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And in May 1776 the Congress learned that the King had negotiated treaties with German states to hire mercenaries to fight in America.The weight of these actions combined to convince many Americans that the mother country was treating the colonies as a foreign entity.Washington received official notification when a letter dated July 6 arrived from John Hancock, the president of the Continental Congress, along with a copy of the declaration.
He concluded that Americans would have to rely on the "Being who controls both Causes and Events to bring about his own determination," a sentiment which Washington shared.
For the commander-in-chief, who needed to lead his untrained army against Great Britain, the decision for independence came as welcome news, especially since his men would now fight not merely in defense of their colonies but for the birth of a new nation.
One by one, the Continental Congress continued to cut the colonies' ties to Britain.
The Privateering Resolution, passed in March 1776, allowed the colonists "to fit out armed vessels to cruize [sic] on the enemies of these United Colonies." On April 6, 1776, American ports were opened to commerce with other nations, an action that severed the economic ties fostered by the Navigation Acts.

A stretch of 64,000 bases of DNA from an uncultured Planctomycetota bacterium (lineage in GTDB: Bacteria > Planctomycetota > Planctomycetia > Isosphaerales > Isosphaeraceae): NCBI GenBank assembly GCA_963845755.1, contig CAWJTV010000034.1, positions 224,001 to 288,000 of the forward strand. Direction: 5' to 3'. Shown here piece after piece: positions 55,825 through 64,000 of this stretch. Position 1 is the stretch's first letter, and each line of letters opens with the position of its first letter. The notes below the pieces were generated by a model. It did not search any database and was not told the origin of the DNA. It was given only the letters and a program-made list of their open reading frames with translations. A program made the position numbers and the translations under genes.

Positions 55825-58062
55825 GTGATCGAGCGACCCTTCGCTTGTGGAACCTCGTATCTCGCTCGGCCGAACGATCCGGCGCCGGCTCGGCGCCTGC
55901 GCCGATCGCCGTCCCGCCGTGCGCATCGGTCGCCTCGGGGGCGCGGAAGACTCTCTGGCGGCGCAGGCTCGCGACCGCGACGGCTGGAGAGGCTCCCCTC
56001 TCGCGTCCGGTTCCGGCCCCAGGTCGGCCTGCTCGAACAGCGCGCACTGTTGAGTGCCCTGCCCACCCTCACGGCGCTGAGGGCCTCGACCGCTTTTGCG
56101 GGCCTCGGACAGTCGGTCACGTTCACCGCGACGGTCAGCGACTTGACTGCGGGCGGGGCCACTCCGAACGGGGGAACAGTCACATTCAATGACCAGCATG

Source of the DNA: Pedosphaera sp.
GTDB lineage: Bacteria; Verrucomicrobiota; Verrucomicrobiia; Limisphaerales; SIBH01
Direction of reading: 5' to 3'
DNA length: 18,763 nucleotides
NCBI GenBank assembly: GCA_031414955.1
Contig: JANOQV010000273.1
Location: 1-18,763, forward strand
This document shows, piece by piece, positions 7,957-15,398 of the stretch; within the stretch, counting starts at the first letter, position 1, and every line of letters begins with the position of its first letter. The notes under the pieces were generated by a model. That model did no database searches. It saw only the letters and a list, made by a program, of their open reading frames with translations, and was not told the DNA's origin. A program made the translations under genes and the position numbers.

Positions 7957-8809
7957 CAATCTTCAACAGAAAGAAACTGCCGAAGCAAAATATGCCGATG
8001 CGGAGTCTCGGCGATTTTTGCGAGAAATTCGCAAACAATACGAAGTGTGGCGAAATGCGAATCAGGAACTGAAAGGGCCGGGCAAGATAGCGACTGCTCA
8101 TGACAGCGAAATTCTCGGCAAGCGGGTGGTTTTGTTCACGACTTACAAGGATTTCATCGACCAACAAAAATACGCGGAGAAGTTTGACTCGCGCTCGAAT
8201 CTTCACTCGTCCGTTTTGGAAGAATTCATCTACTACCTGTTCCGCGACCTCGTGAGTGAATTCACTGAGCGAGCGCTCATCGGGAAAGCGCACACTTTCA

The committee consisted of two New England men, John Adams of Massachusetts and Roger Sherman of Connecticut; two men from the Middle Colonies, Benjamin Franklin of Pennsylvania and Robert R. I then wrote a fair copy, reported it to the committee, and from them, unaltered to the Congress." (If Jefferson did make a "fair copy," incorporating the changes made by Franklin and Adams, it has not been preserved.
Livingston of New York; and one southerner, Thomas Jefferson of Virginia. It may have been the copy that was amended by the Congress and used for printing, but in any case, it has not survived.A "Resolution for the Formation of Local Governments" was passed on May 10, 1776.At the same time, more of the colonists themselves were becoming convinced of the inevitability of independence.On the evening of July 9, 1776, thousands of Continental soldiers who had come from Boston to defend New York City from the British marched to the parade grounds in Lower Manhattan.General George Washington had ordered them to assemble promptly at six o'clock to hear a declaration approved by the Continental Congress calling for American independence from Great Britain.On May 15, 1776, the Virginia Convention passed a resolution that "the delegates appointed to represent this colony in General Congress be instructed to propose to that respectable body to declare the United Colonies free and independent states." It was in keeping with these instructions that Richard Henry Lee, on June 7, 1776, presented his resolution.There were still some delegates, however, including those bound by earlier instructions, who wished to pursue the path of reconciliation with Britain.Since George III had trampled on these rights, as Jefferson argued in a long list of complaints against him, the people of the United States of America had the right to break the political bands that tied them to Great Britain and form a new government where the people would rule themselves. The words were so moving that citizens who had heard the declaration raced down Broadway toward a large statue of George III. The Continental Congress had voted for independence on July 2.Two days later on July 4, a declaration explaining the reasons for independence, largely written by Thomas Jefferson, had also been adopted.